The rest of the regions and their people own secondary rights to any development. At the end of the day, those that are “favored” get unequally advantaged and thus progress faster than those that are left to ‘merry’ in their misery.

Also, in line with the first concern on openness, some of these projects are blindly done in such a way that they only keep adding to the national debt not as a matter of necessity but out of uncalculated investments for the sake of simply investing.

At the end of the day, unwarranted borrowing creates a blow to the value of the national currencies and often economies end up with high levels of inflation as governments rush to meet their expenditures and service those loans through drastic measures of raising taxes among other strategies whose reverse effect lie squarely on the citizens.

The problem is that the citizens who have nothing feel the pinch more than the rich whose safety ceilings spread the effect of the high taxes given that some, if not most of them, have a way of navigating around those ‘hefty’ measures intended to address the inequities and inequalities between the rich and the poor.

And not just income

Whereas these things seem to narrow down to inequalities in income levels and access to opportunities, it goes deeper than that. There is every need to ensure that access to opportunities is available to all and sundry. The regional balance matrix is important though often it lacks a proper model for implementation. In other words, whether we like it or not, the issue with minimum wages should be addressed, and regional balances in state resource allocation.

In farming, it means the farmer gets value for the effort he or she puts into farming (not the middleman), and the local communities where natural resources are harnessed also get value for those resources. That way, it gives them a reason to be involved in such aspects as environmental conservation efforts which eventually address the issues of climate change.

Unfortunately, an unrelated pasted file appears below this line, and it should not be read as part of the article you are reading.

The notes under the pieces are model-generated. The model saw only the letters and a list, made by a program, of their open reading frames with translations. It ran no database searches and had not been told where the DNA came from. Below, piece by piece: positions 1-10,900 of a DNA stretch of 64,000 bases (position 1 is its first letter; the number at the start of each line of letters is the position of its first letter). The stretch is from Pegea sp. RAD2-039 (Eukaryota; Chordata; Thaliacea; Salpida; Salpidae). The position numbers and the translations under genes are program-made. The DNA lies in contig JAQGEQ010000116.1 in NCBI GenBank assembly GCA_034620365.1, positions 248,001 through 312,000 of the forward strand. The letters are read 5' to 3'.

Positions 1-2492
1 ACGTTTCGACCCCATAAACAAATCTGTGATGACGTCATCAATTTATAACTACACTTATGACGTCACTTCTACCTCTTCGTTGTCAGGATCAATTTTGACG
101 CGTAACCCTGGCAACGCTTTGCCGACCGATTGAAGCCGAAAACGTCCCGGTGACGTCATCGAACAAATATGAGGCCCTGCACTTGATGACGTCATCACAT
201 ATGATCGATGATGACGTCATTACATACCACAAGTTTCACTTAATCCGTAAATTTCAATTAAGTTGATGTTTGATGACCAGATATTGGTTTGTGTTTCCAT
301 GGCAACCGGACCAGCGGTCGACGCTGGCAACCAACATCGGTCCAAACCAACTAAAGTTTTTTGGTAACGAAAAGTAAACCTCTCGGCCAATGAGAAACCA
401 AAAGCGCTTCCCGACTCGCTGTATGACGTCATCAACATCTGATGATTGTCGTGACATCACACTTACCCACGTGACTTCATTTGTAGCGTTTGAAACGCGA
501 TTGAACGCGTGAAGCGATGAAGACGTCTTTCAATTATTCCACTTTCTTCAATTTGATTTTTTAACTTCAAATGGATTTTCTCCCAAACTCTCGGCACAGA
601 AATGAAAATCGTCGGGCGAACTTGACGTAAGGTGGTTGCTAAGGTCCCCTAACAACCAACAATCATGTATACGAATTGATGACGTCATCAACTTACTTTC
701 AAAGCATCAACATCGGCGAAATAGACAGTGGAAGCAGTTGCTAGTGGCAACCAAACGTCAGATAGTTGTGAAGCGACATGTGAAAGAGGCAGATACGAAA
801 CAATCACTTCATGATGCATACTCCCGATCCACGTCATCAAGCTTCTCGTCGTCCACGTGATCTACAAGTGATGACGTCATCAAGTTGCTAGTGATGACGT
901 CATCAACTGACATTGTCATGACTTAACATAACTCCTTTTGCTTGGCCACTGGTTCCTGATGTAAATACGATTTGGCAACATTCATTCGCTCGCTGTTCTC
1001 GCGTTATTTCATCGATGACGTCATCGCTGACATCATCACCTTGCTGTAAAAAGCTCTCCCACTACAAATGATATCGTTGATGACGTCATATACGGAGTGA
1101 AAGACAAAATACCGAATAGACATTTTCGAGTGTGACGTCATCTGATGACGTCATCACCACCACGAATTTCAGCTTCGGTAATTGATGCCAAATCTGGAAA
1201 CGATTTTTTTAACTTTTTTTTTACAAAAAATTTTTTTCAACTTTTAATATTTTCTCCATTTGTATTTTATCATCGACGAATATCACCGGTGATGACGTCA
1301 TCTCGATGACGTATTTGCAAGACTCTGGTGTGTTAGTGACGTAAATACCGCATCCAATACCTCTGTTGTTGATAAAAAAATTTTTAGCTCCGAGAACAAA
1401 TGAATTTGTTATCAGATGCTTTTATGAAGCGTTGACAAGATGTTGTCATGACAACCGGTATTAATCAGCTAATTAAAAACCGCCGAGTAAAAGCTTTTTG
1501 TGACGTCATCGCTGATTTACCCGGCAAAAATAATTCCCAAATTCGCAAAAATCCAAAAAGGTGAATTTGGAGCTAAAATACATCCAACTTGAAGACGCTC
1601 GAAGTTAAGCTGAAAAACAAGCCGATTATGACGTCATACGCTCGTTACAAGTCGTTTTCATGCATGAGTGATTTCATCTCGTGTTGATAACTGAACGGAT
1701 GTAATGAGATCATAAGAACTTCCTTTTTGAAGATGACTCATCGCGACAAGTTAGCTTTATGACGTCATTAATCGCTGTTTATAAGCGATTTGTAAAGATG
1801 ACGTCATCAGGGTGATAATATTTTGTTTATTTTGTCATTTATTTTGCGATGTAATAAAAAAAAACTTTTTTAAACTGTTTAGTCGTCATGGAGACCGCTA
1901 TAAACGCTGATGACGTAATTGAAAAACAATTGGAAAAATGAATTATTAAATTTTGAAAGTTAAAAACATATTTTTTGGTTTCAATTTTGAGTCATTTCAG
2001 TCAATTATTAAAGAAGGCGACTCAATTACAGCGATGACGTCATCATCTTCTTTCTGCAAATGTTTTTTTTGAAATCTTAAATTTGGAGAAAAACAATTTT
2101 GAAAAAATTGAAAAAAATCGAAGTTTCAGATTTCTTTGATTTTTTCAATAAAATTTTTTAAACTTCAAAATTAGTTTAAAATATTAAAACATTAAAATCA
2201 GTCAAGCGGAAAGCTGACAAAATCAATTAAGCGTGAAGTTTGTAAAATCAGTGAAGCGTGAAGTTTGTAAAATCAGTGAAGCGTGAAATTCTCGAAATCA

Without any returns from the local resources exploited in their localities, there are no obligations for the locals in terms of responsibility to the natural environment in all fairness. Eventually, the effects of such resource exploitation become the source of inequality and inequity in terms of economic prowess, wealth imbalance, and environmental effects which end up straining national governments with hefty responsibilities.

Not a matter of philosophies

Where we are as countries be it in Africa or Asia where emerging economies are trying to catch up with the western world, addressing inequality and inequity is not just a matter of philosophies.

The Ujamaa and Ubuntu had very nice principles and ideologies yet Africa is where it is. It calls for a higher approach. The necessity to change and address issues at the source instead of superficially solving them so that they reoccur such that we are seen as heroes in a sense should be discarded.

Where does that end? To properly address inequalities and inequities, it simply boils down to us. The choices we make, the change we make, the accountability role we play, the openness we ask of, and how willing we are to live and pay for the principles of those changes.

Otherwise, the consequences of most of these actions wrongly taken or tolerated will continue expanding the inequality and inequity gap amongst growing economies however good their growth may look.

Geoffrey Ndege

Geoffrey Ndege

Geoffrey Ndege is the Editor and topical contributor for the Daily Focus. He writes in the areas of Science, Politics, Policy, Technology, Current Affairs, Opinion, Agriculture, Energy, Education, Entrepreneurship, Governance, International Emerging Issues, Society, and culture. For featuring, promotions or support write to us at